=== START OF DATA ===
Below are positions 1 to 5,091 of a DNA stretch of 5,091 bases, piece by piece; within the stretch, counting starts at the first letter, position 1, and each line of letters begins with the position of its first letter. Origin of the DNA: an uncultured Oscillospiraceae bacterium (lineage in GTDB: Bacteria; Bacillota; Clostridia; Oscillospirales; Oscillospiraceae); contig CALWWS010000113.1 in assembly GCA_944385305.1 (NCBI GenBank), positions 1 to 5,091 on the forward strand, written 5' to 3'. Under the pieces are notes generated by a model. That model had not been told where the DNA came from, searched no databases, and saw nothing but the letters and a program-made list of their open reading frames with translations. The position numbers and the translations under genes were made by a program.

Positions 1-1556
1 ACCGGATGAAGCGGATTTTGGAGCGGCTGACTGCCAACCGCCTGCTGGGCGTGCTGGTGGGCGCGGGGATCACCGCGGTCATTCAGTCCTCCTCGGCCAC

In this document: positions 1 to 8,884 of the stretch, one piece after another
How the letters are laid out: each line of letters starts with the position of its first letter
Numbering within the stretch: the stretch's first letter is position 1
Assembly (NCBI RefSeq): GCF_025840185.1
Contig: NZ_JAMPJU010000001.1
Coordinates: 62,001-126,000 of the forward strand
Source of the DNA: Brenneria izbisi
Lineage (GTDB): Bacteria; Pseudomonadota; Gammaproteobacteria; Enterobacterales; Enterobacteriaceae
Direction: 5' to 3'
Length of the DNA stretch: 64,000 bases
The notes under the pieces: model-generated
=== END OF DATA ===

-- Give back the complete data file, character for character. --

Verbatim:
Below are positions 1 to 5,091 of a DNA stretch of 5,091 bases, piece by piece; within the stretch, counting starts at the first letter, position 1, and each line of letters begins with the position of its first letter. Origin of the DNA: an uncultured Oscillospiraceae bacterium (lineage in GTDB: Bacteria; Bacillota; Clostridia; Oscillospirales; Oscillospiraceae); contig CALWWS010000113.1 in assembly GCA_944385305.1 (NCBI GenBank), positions 1 to 5,091 on the forward strand, written 5' to 3'. Under the pieces are notes generated by a model. That model had not been told where the DNA came from, searched no databases, and saw nothing but the letters and a program-made list of their open reading frames with translations. The position numbers and the translations under genes were made by a program.

Positions 1-1556
1 ACCGGATGAAGCGGATTTTGGAGCGGCTGACTGCCAACCGCCTGCTGGGCGTGCTGGTGGGCGCGGGGATCACCGCGGTCATTCAGTCCTCCTCGGCCAC

In this document: positions 1 to 8,884 of the stretch, one piece after another
How the letters are laid out: each line of letters starts with the position of its first letter
Numbering within the stretch: the stretch's first letter is position 1
Assembly (NCBI RefSeq): GCF_025840185.1
Contig: NZ_JAMPJU010000001.1
Coordinates: 62,001-126,000 of the forward strand
Source of the DNA: Brenneria izbisi
Lineage (GTDB): Bacteria; Pseudomonadota; Gammaproteobacteria; Enterobacterales; Enterobacteriaceae
Direction: 5' to 3'
Length of the DNA stretch: 64,000 bases
The notes under the pieces: model-generated